These concepts do not absolve TNI officers from responsibility or condone behavior which is detrimental to society. Since Indonesian ethical behavior is that which provides for both personal interest and the interests of society as a whole, behavior which results in excessive personal profit to the distress of others is unacceptable (Magnis-Suseno, 1977: 220-4). Considering the social expectation for TNI officers to accumulate wealth, "excess" is the best standard with which to measure the pursuit of self-interest against the officers' professionalism. As it is a relative term, exactly what constitutes "excess" is difficult to define, but a general consensus exists within TNI that during the New Order the accumulation of excessive wealth became commonplace. In comparison, members of the contemporary military elite seem far more concerned with the negative ramifications of unrestricted pursuit of self-interest at the expense of society and have taken steps to constrain its members. Despite these efforts, excessive pursuit of personal gain continues to plague the professionalism of the TNI.
Professional Responsibility: Summary TNI doctrine and ideology clearly define social responsibility which includes significant security, socio-political, and business roles. Although such responsibility goes beyond the parameters of conventional military professionalism, it does fulfill the professional criteria. Furthermore, professional education, doctrine, and ideology have imbued the TNI leadership with a strong sense of duty. However, professionalism is clearly undermined by TNI actions motivated by self-interest especially when excessive behavior harms society. The underlying importance for Indonesian civil-military relations is the fact that members of the TNI is strongly motivated to preserve the well being of both itself and of Indonesia society as a whole, because members of the TNI believe that their personal well-being and that of Indonesia as a unitary state are equally rooted in Pancasila.
TNI officers are drawn from three educational streams, but regardless of the recruitment path, all TNI officers receive an intense period of initial training that not only focuses on academic and technical subjects but emphasizes socio-political indoctrination and institutional cohesion. The most important of these is the military academy in Magelang. The cadets study not only military skills, but also receive a broad-based education originally modeled on the curriculum of the U.S. Military Academy, to which large doses of Indonesia-specific socio-political indoctrination have been added (Evans, 1989: 39). After initial education, officer careers rotate between professional work and training. Continued training is an important factor in advancement and the officers with whom I have spoken estimate that about twenty percent of successful careers are spent training. Some of these training programs focus on technical skills while others offer more broadly based professional education focused on enabling the officer to deal with greater responsibility. Such professional courses include the branch basic officer courses, company commander courses, Staff and Command School (SESKO), and the National Resilience Institute (Lemhannas).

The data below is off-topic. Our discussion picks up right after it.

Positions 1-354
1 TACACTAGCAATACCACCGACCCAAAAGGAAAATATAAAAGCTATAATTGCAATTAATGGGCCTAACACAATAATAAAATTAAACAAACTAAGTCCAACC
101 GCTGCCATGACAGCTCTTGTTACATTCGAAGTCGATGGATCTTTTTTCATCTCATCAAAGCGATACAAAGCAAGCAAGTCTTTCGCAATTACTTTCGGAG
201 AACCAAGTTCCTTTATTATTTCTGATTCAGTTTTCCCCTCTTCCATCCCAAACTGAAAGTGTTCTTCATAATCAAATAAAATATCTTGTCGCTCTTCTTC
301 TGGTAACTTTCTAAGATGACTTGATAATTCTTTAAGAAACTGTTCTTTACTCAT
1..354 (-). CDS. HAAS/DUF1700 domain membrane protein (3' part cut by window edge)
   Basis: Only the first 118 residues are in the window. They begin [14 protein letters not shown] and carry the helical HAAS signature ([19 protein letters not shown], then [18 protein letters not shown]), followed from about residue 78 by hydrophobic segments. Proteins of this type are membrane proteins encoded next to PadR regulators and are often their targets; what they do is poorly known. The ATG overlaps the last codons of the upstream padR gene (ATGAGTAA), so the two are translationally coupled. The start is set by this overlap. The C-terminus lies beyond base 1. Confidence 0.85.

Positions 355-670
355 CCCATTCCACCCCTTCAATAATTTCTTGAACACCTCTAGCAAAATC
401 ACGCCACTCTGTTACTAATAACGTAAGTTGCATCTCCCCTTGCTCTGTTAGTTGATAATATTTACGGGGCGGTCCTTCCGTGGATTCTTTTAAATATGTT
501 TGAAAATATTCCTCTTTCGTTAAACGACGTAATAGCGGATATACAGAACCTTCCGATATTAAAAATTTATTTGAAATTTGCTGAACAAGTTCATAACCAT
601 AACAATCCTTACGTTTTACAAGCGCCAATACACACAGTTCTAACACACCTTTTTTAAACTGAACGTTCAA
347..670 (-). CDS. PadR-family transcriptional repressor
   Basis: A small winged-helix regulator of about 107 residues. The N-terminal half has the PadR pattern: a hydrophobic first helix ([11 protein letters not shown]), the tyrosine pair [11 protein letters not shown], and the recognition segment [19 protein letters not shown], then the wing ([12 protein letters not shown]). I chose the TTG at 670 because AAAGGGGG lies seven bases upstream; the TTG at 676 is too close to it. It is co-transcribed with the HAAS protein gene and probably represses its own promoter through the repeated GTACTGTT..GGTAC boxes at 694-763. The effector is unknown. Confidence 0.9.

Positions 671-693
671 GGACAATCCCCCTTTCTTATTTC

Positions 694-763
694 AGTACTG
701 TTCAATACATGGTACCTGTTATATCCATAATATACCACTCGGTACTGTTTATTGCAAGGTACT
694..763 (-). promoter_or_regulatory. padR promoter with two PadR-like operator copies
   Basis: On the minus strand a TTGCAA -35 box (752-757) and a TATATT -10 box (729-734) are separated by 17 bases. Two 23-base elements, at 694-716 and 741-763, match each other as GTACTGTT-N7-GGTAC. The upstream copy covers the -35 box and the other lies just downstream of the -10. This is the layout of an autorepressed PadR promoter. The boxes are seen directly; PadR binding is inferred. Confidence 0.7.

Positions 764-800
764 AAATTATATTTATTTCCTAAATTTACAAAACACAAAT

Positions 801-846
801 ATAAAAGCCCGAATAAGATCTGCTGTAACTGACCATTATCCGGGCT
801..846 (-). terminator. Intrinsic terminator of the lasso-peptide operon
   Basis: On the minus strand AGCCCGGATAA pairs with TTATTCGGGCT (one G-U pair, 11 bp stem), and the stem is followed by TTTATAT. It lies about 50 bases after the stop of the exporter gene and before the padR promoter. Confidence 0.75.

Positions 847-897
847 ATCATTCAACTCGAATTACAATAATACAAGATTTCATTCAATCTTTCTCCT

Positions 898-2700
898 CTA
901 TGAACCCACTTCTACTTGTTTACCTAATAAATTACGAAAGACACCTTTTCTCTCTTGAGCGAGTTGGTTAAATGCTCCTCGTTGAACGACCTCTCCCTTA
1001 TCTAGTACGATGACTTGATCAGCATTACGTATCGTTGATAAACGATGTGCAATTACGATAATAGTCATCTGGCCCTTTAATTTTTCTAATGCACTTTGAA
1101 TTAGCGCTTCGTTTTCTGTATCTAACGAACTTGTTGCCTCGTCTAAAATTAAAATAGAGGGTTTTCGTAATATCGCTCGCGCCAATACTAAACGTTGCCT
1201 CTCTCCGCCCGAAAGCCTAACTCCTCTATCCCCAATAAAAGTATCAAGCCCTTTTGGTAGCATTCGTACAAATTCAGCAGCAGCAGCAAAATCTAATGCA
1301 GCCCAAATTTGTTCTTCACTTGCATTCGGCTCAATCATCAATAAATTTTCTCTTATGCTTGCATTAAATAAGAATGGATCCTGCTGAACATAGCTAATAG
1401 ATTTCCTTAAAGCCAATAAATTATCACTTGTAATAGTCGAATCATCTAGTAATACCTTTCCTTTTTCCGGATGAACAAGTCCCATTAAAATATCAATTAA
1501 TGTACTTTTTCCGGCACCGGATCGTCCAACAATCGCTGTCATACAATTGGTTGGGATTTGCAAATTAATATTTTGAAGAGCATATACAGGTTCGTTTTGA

SESKO administers one of the TNI's most important training courses and the one best known to foreign observers. During the reformation period, the SESKO curriculum was revised to reflect the TNI's withdrawal from politics and courses now emphasize the non-participatory role of the TNI. However, the curriculum continues to place heavy emphasis on indoctrination and loyalty to the Pancasila ideology and still includes course work which is more socio-political than security-orientated in nature. Furthermore, unrealistically high standards for assignments dealing with technical subjects coupled with a tradition of leniency with regard to plagiarism ensure that many students do not master even the basics of the material assigned. In contrast to the academic work, building solidarity is an important part of the curriculum which includes daily formation, student confinement to barracks except on weekends, and core course goals which include "attitude development." The result is a program which, in contrast to the school of a Western professional military, focuses less on purely military subjects than on activities designed to "reinforce solidarity and loyalty to the institution and nation" (Rebasa and Haseman, 2002: 59).
The TNI's security responsibility includes both external and internal defense. The TNI's conventional warfare expertise is difficult to assess empirically, because Indonesia has not come into military conflict with another state for nearly thirty years and does not face either a short- or mid-term threat from a foreign adversary. However, foreign military observers and open source intelligence reports agree that the TNI is ill-prepared to defend Indonesia against any significant external threat, not only because it lacks the resources, equipment, and organization to effectively fight a foreign military, but because it also lacks the expertise to do so.